Saturday, January 26, 2008

Reviews - January 26

More book and movie reviews for your pleasure and interest.

Beyond Megachurch Myths - What we can learn from America's largest churches by Scott Thumma and Dave Travis
This book is a refreshing change in the conversation about megachurches - churches with over 2000 members. The authors start by discussing the "scale and scope" of megachurches in our country. The main part of the book is debunking ten common myths about megachurches. One of the things that I like so much about this book is that their conclusions are based on research - surveys of church members and staff taken over the last ten years. At the end of each chapter, the authors discuss how a church leader (pastor or elder) might be able to use the information from the chapter to positively affect their own church.

I don't attend a megachurch (and I never have). Of course, part of the reason is that I live in a rural area. But, our church has been influenced by large churches such as Willow Creek, Saddleback, and Mosaic. I'm not part of church leadership, so I don't have an opportunity to use the information in this book in a practical way, but I did learn a lot about megachurches and their culture. I also learned that there are things going on in megachurches that all of us can learn from - especially their focus on evangelism. I encourage anyone involved in church leadership to read this book - not so you can try to make your church "mega", but so you can see what some churches are doing successfully to reach their communities for Jesus.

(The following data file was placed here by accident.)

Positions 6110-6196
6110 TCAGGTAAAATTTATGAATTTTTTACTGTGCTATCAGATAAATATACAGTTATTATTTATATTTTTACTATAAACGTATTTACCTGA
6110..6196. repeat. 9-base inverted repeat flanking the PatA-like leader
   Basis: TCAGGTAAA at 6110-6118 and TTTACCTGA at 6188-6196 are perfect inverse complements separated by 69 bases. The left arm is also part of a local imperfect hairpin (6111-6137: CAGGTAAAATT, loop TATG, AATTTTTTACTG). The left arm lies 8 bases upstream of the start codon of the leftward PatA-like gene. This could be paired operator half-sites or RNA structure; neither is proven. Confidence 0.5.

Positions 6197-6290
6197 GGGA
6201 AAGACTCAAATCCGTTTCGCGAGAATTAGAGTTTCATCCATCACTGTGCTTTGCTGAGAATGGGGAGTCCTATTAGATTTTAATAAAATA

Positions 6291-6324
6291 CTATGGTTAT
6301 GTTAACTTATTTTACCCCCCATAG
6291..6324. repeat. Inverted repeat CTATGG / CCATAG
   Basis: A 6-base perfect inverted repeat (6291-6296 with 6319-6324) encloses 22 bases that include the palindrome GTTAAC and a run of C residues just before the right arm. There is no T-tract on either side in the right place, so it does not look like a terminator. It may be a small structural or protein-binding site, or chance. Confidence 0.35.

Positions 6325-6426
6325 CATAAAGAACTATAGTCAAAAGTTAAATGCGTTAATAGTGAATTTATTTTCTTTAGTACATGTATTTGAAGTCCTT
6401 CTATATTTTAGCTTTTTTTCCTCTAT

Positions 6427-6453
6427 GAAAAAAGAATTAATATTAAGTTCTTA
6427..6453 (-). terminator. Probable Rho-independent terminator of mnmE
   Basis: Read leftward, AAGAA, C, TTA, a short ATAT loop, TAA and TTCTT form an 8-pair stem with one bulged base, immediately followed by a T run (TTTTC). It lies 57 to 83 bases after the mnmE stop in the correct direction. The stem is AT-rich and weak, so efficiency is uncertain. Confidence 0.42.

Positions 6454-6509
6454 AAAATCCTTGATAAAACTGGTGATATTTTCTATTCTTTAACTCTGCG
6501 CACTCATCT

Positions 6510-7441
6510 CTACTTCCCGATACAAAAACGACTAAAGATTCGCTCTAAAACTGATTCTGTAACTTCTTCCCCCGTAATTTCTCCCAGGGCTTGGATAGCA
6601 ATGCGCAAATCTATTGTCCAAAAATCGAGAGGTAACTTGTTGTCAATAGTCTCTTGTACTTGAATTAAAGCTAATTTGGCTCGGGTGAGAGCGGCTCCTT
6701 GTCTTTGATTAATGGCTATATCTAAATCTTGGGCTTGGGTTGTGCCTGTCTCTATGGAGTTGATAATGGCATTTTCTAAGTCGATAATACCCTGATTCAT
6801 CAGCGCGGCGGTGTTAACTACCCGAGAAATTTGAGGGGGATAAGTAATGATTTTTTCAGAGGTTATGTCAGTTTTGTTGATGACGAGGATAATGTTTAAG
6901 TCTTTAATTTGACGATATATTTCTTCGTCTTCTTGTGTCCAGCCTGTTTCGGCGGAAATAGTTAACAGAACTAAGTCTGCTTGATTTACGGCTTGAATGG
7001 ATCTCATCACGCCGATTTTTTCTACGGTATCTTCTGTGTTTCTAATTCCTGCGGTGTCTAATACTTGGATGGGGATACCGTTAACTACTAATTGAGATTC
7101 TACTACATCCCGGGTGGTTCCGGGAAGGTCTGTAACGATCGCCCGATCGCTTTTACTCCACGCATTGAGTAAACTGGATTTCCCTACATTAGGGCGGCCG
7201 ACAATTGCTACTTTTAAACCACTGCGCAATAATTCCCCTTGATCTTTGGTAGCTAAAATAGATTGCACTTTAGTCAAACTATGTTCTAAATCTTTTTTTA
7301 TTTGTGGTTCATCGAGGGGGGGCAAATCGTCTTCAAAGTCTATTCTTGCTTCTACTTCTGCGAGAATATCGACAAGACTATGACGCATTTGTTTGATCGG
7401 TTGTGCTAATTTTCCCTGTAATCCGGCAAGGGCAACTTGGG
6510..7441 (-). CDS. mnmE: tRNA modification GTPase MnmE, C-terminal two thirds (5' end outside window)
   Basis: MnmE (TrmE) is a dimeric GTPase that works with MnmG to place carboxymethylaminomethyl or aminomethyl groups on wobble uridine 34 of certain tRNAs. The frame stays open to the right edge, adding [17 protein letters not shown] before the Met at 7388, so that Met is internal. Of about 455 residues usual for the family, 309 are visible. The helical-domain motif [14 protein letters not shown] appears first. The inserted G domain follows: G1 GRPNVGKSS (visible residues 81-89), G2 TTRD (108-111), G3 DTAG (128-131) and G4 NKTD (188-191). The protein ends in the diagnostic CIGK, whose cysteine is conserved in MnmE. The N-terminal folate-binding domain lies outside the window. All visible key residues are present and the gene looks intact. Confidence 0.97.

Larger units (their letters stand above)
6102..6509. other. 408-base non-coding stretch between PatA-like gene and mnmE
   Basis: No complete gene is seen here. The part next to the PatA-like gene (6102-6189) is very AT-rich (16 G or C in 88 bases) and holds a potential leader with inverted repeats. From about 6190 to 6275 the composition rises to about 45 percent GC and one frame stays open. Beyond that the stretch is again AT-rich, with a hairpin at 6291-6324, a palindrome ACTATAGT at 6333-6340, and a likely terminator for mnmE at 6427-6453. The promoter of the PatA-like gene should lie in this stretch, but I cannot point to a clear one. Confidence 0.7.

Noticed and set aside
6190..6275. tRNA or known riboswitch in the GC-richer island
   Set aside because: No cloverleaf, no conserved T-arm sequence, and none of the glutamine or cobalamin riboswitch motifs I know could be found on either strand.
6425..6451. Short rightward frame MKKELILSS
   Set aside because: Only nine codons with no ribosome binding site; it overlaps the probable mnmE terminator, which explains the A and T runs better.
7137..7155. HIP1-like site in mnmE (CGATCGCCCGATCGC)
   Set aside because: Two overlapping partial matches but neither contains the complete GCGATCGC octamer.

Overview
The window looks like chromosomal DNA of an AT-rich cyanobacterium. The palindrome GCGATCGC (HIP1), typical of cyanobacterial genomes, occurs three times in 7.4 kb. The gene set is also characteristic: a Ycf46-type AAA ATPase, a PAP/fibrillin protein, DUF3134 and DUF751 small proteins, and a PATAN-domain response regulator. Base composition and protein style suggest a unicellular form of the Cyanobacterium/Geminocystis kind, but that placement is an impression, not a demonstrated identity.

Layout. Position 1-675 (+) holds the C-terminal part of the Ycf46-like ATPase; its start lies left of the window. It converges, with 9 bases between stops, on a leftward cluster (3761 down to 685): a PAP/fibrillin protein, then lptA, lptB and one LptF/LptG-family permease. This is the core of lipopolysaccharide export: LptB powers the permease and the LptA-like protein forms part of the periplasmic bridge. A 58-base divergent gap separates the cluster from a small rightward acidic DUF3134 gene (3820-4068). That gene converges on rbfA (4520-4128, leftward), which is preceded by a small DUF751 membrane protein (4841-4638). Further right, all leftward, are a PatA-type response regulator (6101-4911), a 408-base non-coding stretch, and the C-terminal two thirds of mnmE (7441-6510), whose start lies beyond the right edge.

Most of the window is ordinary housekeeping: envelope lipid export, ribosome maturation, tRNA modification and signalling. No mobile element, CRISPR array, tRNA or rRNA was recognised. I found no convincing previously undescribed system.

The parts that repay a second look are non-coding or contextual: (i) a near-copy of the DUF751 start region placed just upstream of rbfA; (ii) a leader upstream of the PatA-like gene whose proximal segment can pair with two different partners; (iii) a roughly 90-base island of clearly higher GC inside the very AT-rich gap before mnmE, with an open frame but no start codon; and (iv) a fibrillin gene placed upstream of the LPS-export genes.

The Dawkins Delusion by Alister McGrath and Joanna Collicutt McGrath
I read this book largely because I have enjoyed reading other pieces by Alister McGrath (as well as listening to some of his lectures). This book is a Christian response to Dawkins' The God Delusion. I haven't actually been able to read anything by Dawkins because he gets me so annoyed within the first chapter! I am a little hampered in reviewing The Dawkins Delusion since I didn't ever read The God Delusion, but here goes anyway.